I suggest the 21x16 step chart so eliminate step-wise problems (jagged readings).
I suggest the 21x16 step chart so eliminate step-wise problems (jagged readings).
I’m sorry if I gave the impression that I disagreed with Walker’s suggestion. I think they are complementary. Fewer steps will effectively smooth out the jaggies that come with the closer spacing of targets with high step counts. The greater precision they provide comes at a cost. The ability to get 16 21-step series from a single target print that you can average can be really useful. BTW, that target is in the Piezography Targets folder, not the PiezoDN Targets folder.
I printed a 256 step greyscale target using the PiezoDN Master quad. I then read the print with the i1Pro2 and created another 1st generation adjustment quad. In making this quad i had a lot of reversals in the Professional spreedsheet so I adjusted the first (hightlights) a bit so I had no reversals and left the rest along. I had to apply a lot of smoothing (90/70). I then used this quad to make another negative and carbon print. I also seem to getting some overspray of ink around the periphery and dark areas of the negative. Any remedy?
Attached are the Master Quad Print, the new adjustment quad, and the adjustment quad print. I have also attached a photo of the adjustment quad print.
I re-read your email just now and found the 16-21 step target you and Walker wrote about. I had a lot of jaggies in my Master Quad print analysis so I am going to try the 16-21 step target to see if I can get soother transitions. I was looking in the PiezoDN directory so didn’t find it until I re-read your note. Thanks!
In the meantime any comments?
I further question, the 12-21 Target in Piezography image directory is a positive image. Do I print it as a positive image and used the associated i1Pro2 to analysis this from the print? When I take the LAB values into the the Piezography Professional spreadsheet do I have to reverse the numbers?
Do I print the target by turning it into a negative and then using the i1Pro2 to read the target print in the normal manner?
I tried printing the 256 step target with the PiezoDN-Master quad and the i1Pro2 analysis showed quite jaggy steps which required a lot of smoothing in the Pro spreadsheet. My first derivative quad was better, but still had shade transition problems. So I want to try the 21x16 step target. I found it in the Piezography image folder, as you said, but it is a positive target, not a negative DN target.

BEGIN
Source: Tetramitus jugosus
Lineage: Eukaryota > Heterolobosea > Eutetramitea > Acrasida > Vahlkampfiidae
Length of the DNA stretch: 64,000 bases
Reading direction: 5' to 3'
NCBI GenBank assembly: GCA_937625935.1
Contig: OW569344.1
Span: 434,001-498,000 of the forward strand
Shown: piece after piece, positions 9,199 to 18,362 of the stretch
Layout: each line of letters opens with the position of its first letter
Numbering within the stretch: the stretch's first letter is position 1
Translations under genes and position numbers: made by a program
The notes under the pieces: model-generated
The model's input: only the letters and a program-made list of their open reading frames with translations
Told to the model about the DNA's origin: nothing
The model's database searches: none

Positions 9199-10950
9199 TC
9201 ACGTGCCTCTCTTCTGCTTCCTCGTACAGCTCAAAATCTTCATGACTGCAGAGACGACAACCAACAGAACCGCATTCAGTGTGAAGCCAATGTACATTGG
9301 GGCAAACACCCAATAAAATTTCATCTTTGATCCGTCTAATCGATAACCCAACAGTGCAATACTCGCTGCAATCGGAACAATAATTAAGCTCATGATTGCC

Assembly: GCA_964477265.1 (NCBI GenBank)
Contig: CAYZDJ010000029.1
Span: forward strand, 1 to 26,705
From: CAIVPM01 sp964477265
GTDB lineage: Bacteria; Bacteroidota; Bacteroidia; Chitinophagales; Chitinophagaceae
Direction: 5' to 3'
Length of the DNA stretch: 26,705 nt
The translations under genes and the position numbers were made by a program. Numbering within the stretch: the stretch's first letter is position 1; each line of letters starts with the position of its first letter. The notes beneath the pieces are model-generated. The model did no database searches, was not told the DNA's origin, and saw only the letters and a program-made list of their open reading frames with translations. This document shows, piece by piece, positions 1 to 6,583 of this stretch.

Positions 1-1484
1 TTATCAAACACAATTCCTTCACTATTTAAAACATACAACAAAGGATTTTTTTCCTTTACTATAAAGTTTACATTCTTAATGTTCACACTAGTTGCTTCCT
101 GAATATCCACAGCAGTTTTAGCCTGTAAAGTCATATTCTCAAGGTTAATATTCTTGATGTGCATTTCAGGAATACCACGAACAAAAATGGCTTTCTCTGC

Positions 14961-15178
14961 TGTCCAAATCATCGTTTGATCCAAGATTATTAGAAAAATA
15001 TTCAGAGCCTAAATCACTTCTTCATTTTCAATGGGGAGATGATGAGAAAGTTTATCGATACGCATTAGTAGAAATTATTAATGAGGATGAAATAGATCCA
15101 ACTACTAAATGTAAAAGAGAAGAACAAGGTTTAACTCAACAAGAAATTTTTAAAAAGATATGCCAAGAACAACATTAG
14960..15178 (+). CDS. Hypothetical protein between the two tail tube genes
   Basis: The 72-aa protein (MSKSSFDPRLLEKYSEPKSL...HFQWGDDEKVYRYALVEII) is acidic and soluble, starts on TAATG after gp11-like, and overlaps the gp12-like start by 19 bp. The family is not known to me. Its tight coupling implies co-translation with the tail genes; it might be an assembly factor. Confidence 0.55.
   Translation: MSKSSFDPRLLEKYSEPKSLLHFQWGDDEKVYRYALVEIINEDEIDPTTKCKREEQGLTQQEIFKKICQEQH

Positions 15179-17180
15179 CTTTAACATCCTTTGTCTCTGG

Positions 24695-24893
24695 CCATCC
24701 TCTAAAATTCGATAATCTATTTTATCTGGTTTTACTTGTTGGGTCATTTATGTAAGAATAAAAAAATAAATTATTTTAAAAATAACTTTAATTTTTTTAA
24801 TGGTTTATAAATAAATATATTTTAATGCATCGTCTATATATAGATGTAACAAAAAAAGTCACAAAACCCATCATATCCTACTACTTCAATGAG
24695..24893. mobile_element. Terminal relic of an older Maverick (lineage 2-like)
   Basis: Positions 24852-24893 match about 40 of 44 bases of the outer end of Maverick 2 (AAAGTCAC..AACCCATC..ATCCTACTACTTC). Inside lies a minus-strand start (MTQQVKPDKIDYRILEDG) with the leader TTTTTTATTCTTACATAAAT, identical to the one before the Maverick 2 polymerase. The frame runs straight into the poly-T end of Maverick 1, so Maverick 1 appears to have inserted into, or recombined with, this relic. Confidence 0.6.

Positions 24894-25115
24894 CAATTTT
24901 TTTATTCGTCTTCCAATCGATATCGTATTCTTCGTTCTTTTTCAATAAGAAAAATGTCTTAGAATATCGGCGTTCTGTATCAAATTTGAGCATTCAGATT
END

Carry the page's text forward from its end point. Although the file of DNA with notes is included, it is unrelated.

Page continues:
Do I invert this image before printing it on the Pictorico film, and can I use the i1Pro2 data file for this target which is found in the same folder? Please clarify as I am confused. Jjp
You can use the target as is – no need to do a tonal inversion or anything like that. In fact the only difference between the targets for regular Piezo inkjet printing and those for PiezoDN negatives is that the latter have been flipped horizontally as evidenced by the reversed text. It is the quad that makes it into a negative when printed on film.
Personally, I use right-reading target images because I have customized my targets somewhat with a 21-step strip and some space for pre-printed text that I have found to be indispensible for organization when doing lots of testing. You can select Flip horizontally in the layout section of the print dialog and save that as part of a preset along with the QTR setup if you want.
I’ve never used more than 129-steps for digital negatives. The higher step counts are certainly useful for inkjet on paper, but may be more trouble that it’s worth for alt-process printing where the hand-coating and other darkroom variables can quickly compound minor fluctuations into major (and misleading) jaggies. If I was starting over on this Carbon project with my friend, or working out something for a process myself that we don’t have a useful starting quad for, I think I’d start with a 21- or 31-step target to find the ballpark, then move to a 129-step for fine tuning once the basic parameters were established.
I’m afraid I’m not fluent in i1 Profiler. I’ve been using SpyderPrint for a long time and am very comfortable with that, and I can use any of the targets with it. I had a student a few years ago who was very good at i1 Profiler and he spent an hour one day trying to teach it to me, but it didn’t stick. I still use ColorPort occasionally. I’m guessing that the associated .pwxf file is useful for sorting the patch readings, but I really don’t know. Hopefully Walker can throw some light on that question.
Hope that answers your questions.
Good luck and happy new year,
Greeting Keith and Happy New!
I have made some prints of the 20x16 target and have had some difficulties with my i1Pro2 reading the values. I may have to resort to reading one patch at a time.
However, I may have another problem with my printer, an issue of overspray. I have done head cleanings, head alignments and setting paper thickness but I still seem to have the problem. I have attached two photos to illustrate my problem. One shows most of the negative with the overspray occurring on the trailing edge of the printed negative. The second photo show a detail of one of the clear patches which shows some overspray at the edge of a clear patch and a dark patch.
Do you have any idea of what the problem is and how to solve it?
Are you using front feed method? That can cause overspray. I suggest top feed method with the work-around for the star wheels.
Yes I was. I will your suggestion a try.
Thank You Walker!!
I found Keith’s pizza wheel suspension work-around description and followed his instructions. I managed to deactivate the pizza wheels, left the front load bay open and printed from the rear manual feed. What a difference! I produced a nice clean sharp negative and will restart my linearization process with a 20-16 print from the Master Quad. I did notice that the negative becomes skewed during the last 1 1/2 inch of the negative printing, but I can always leave a 1 1/2 inch margin on the negative. The alternative, which I used in producing salt print negatives, was to use a mylar carrier and taping the negative to it with a wide margin at the leading edge.